Iron Kingdoms – Epic Ghost Ship versus Shopping

iron kingdoms core rules coverThere are many ways to introduce new characters into a campaign. A memorable introduction can really set the tone for how the other players will interact with the new guy or gal. And sometimes, it’s just fun to have a really ridiculous and flashy entrance to help get things rolling.

I had one such entrance planned for a tavern by the docks. Only, the new player caught a nasty stomach flu and couldn’t play. Well, what to do? I had a whole session planned around his introduction and a connected side quest. I didn’t want to let that go to waste.

So I changed some of my long term plans for the campaign and introduce one of the NPCs early, a cheerful but shifty treasure-hunting gobber. He crashed through the tavern window like a missile, skidded across the table, stopped in front of the players, told them to run, and scurried out the door.

Naturally, with an introduction like that, the party ignored him completely and went about their business of picking pockets and brooding in shadowed corners.

Then the bow of a warship crashed through the same tavern wall.

Yes. You read that right. The bow of a warship. You see that players? Ignore my quest-giving NPC will you? Well, guess what? He was right! You’ve got thousands of tons of boat heading straight for you. Think fast or get run over.

Fortunately, they ran.

And now I had the perfect setup. Not only had I delivered the quest-giver directly to the players, I’d delivered the quest location as well. Today would focus on a derelict vessel with a mysteriously slaughtered crew, ghostly lights up on the deck, and treasure deep in its holds. Everything was set up for a creepy journey through its dark, dank corridors. I even had some music ready to set the tone. There’s no way they could screw this up, right?

Right?

Yeah. About that.

Erik: Is there any place around here I can upgrade my laborjack?
Jacob Holo: Yeah, sure. Plenty of places to choose from.
Erik: Come on, team. Let’s go shopping.
Sam: All right.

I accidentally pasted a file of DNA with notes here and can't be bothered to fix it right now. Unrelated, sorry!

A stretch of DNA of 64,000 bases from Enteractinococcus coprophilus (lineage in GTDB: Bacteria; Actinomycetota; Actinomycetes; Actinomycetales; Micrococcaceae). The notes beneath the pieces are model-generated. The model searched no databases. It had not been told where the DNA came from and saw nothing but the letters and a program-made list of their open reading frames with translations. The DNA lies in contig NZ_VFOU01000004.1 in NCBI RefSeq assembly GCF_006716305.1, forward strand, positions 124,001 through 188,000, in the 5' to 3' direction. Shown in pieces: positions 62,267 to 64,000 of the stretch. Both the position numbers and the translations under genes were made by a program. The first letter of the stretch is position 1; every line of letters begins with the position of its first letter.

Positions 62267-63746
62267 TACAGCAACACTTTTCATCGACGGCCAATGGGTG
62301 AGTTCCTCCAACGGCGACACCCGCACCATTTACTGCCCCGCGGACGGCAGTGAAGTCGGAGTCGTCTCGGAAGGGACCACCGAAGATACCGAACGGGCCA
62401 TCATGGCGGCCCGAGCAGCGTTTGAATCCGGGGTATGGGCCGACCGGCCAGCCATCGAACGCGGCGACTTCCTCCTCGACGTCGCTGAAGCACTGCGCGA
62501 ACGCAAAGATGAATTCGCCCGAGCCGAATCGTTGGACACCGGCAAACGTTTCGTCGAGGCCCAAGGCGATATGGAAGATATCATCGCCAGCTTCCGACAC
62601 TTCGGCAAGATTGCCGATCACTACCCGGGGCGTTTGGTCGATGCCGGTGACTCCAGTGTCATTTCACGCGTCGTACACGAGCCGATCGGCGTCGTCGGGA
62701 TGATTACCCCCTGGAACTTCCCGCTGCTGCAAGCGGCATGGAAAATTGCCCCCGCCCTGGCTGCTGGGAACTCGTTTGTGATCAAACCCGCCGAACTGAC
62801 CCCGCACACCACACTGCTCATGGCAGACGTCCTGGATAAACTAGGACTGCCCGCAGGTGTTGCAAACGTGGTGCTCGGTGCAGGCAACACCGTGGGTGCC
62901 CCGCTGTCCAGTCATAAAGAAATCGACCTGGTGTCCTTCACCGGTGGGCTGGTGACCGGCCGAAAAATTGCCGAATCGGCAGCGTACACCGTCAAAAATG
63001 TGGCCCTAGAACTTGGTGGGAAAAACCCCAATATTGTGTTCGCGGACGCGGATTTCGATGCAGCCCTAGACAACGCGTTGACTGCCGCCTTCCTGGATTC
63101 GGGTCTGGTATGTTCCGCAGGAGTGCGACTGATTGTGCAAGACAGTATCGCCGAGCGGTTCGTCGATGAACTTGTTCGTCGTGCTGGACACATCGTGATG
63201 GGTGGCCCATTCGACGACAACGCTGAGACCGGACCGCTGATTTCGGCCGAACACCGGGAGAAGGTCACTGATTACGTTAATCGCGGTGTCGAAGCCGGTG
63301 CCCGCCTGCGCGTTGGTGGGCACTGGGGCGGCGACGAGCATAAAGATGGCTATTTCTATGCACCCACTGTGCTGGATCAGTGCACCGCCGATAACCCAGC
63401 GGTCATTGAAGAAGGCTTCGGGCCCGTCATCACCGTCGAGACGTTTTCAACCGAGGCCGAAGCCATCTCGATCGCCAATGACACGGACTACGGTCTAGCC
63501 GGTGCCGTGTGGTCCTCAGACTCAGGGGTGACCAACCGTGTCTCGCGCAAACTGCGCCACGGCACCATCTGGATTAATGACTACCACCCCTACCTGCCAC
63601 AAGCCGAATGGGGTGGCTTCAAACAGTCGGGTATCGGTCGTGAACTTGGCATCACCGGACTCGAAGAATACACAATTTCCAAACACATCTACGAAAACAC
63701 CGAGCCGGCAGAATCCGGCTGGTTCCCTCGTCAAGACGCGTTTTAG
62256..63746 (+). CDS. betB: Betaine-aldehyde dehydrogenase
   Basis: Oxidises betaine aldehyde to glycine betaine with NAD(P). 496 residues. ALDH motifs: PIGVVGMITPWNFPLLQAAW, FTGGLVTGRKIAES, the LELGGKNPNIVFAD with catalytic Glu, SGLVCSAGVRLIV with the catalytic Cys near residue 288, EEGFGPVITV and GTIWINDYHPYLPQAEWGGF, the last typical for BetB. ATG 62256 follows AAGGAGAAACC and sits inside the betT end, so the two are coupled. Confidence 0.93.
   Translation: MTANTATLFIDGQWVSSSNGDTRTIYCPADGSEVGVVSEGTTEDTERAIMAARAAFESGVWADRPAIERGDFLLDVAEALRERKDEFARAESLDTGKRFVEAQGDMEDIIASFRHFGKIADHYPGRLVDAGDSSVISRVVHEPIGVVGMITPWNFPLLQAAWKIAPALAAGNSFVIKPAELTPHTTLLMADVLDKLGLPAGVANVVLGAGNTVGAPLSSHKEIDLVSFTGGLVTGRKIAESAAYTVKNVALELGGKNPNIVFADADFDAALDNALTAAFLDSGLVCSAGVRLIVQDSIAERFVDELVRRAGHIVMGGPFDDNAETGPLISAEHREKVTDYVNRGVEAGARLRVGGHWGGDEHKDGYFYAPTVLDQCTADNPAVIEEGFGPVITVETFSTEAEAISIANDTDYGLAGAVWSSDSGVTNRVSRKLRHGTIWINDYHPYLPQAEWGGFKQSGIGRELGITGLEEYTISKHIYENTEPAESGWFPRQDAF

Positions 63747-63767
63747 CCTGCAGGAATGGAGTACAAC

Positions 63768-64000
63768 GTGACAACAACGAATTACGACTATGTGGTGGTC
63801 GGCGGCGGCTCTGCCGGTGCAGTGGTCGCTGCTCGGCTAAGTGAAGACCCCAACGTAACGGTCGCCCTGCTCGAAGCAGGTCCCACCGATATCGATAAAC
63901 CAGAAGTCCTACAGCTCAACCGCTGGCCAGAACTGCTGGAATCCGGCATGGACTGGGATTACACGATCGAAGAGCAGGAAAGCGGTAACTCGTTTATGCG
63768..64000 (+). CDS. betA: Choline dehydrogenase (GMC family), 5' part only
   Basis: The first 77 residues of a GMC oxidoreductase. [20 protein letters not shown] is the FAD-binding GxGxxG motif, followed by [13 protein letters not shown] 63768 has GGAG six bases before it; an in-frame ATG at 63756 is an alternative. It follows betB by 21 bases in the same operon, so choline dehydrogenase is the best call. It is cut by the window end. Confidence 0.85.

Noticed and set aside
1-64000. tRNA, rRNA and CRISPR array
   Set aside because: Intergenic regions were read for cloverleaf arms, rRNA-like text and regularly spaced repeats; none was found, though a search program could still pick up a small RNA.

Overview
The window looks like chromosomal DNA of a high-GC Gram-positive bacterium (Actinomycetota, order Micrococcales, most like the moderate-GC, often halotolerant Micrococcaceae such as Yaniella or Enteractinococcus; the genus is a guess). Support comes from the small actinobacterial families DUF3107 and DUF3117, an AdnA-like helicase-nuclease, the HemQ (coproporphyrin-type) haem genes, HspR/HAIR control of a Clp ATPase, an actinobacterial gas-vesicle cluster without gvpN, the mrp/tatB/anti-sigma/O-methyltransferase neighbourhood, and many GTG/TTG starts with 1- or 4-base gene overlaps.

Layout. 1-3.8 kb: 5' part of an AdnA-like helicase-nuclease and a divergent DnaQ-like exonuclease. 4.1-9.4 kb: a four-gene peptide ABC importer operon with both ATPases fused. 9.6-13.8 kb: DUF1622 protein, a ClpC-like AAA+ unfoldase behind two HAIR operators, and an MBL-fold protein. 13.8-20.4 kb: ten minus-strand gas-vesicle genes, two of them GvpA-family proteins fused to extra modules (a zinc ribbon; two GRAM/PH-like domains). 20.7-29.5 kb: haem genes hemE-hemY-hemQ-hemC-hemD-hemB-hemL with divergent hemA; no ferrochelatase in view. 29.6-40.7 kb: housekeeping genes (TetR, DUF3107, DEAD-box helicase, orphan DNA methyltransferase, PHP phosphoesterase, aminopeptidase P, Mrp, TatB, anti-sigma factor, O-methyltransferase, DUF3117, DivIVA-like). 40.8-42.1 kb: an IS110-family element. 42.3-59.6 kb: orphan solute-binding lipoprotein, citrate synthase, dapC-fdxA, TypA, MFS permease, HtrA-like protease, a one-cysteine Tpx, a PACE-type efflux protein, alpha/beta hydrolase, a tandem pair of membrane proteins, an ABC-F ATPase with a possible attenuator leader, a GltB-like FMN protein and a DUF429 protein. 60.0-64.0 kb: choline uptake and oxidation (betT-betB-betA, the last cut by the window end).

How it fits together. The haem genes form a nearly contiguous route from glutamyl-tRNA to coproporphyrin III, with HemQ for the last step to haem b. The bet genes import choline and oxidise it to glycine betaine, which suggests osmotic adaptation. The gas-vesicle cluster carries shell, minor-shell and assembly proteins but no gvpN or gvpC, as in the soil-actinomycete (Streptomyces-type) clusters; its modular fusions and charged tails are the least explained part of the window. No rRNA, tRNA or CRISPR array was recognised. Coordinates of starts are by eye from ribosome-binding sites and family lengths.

Fiz: Yay! Shopping!
Ferrous Claw: What about the boat?
Erik: It’s not going anywhere.
Jacob Holo: Oh, for goodness sake. You want to go shopping now?
Erik: Well, we don’t know what’s in there. It might be dangerous.
Jacob Holo: Of course it’s dangerous. Something killed the entire crew.
Erik: Right. So, I want to upgrade my laborjack to get ready.
Jacob Holo: Seriously?
Erik: Yeah.
Jacob Holo: I am so sending a Machine Wraith after you.
Erik: What’s that?
Jacob Holo: You’ll find out.

And so the brave party of adventurers went shopping. For waaaaaaaaaaaay too long. They purchased a grand total of 15 arrows, 15 rifle shells, 2 grenades, and a buckler. I am not kidding. With this heavy ordnance, they felt appropriately girded for whatever awaited them. With a final bit of apprehension, they proceeded into the derelict ship where the meat of the session could finally begin.

Let’s recap this, shall we? I set up the session for a fast, exciting start. The quest-giver crashes through the window. The quest location crashes through the wall. The quest is provided with everything in place. The party goes in and starts the adventure.

Time from mission start to target entry?

2 hours.

Uhhh… Sometimes, no matter how hard I try, I just can’t get these players moving.

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Categories: Games, Roleplaying

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4 replies

  1. I feel your pain. I find that as GMs we always want things to be as cinematic as possible, while the characters are aware they are playing a game and would rather be prepared them create a well paced narrative. You can’t blame them, in a well crafted story characters often die, when you’re playing a game you try and avoid that at all costs. Even if it means sacrificing the narrative flow!

    • Very true, Matt. This particular party is a fun group to GM for. They’re just really indecisive at times and need to be prodded in the plot’s direction. I thought the ship through the wall would do the trick, but oh well. 🙂

  2. I completly understand. My current gorup did this to me all the time. Now I have one player who has taken it upon himself to help me move the story along when the game drags.

    He is REALLY tired of people spending 2 hours flipping thoruhg books during game time trying to figure out what to buy or upgrade or research when there is a mission that for all intents and purposes should be time sensitve.

    Of course the players have really cut down on “wasting” time lik ethis sinc we picked up the IKRPG rules.

    So in the end I still feel your pain.

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